This is Stowe, an enormous country house dating back to the late seventeenth century (though this, the neoclassical South Facade, was completed in 1779).
Quite often I have to scurry over grassy lawns or trip over shrubberies to get my symmetrical photograph of a building, but not so at Stowe. The landscape has been carefully scooped and moulded so that the trees draw themselves back like curtains and the lake offers up its reflection to the house in a perfectly ordered and poised tableau – as though nature itself wished to show off Stowe house.
Stowe’s landscape garden is (as you might have guessed) the work of Capability Brown – this sort of elegant yet seemingly-effortless arrangement was his speciality. And this careful attention to lines of sight continues all the way around the vast park, which is peppered with ornamental temples and monuments, posing between strategic gaps in the foliage.
Lord Cobham, who commissioned most of these stone flourishes, had them arranged so that there were three paths leading through the garden, as a sort of ambulatory moral lesson: the Path of Vice (scandalous temples to Venus &c), the Path of Virtue (solemn temples to the British Worthies and so on) and the Path of Liberty (triumphal temples to Britain’s military victories and suchlike). We took ‘Vice’ up to the house, and ‘Virtue’ on the way back, so I can only hope that we redeemed ourselves.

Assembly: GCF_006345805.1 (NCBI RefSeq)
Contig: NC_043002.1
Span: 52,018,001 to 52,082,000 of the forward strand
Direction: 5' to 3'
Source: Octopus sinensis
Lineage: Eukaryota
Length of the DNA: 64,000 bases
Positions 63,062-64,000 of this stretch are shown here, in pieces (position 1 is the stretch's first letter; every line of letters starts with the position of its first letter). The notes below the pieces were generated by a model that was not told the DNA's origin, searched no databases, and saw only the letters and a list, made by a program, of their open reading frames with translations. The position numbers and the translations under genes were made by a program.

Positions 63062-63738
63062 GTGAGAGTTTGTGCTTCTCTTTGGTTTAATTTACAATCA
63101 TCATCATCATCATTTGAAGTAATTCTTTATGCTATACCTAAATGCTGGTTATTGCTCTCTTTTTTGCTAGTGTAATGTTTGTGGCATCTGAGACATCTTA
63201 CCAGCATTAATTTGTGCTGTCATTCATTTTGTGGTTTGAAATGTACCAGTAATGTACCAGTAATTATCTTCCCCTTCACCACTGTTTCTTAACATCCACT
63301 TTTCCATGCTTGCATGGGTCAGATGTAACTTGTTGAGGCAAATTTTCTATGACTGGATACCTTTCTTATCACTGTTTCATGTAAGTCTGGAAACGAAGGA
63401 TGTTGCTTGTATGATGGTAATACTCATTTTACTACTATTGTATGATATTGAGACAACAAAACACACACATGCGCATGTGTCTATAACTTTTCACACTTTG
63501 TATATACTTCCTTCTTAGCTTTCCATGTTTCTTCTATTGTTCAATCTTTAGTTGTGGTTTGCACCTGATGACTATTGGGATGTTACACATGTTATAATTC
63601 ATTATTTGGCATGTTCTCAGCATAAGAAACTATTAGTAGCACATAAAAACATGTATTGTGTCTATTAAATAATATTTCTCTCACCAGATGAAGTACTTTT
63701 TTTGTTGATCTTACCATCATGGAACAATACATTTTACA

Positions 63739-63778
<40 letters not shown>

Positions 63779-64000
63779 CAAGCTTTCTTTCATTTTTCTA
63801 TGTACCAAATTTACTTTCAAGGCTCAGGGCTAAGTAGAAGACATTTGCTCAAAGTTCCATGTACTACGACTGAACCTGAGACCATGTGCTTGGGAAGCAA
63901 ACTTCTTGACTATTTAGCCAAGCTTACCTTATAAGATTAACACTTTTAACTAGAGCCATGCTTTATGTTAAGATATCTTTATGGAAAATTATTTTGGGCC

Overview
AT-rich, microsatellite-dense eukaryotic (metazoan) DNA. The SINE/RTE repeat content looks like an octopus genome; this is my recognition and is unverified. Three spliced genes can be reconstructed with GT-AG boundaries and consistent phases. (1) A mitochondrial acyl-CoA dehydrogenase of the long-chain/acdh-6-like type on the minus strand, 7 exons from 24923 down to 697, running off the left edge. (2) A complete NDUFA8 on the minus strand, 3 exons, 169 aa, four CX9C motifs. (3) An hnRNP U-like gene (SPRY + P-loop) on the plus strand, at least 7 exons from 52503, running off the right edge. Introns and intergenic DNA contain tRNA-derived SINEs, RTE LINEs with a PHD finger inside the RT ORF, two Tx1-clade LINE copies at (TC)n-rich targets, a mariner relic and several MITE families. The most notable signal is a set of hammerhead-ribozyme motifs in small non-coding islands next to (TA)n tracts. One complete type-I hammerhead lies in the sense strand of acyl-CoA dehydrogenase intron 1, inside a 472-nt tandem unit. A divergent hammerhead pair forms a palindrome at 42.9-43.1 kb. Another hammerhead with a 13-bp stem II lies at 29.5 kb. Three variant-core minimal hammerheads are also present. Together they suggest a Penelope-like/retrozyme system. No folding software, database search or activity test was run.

The Path of Vice
The Path of Virtue
And then the sun set – dusk is no friend to my old camera.
I leave you with a motto from the Path of Vice, apt for the festive season. Unfortunately I suppose this will undo the improving influence that the Path of Virtue ought to have had on you.
“Since all things are uncertain, indulge thyself”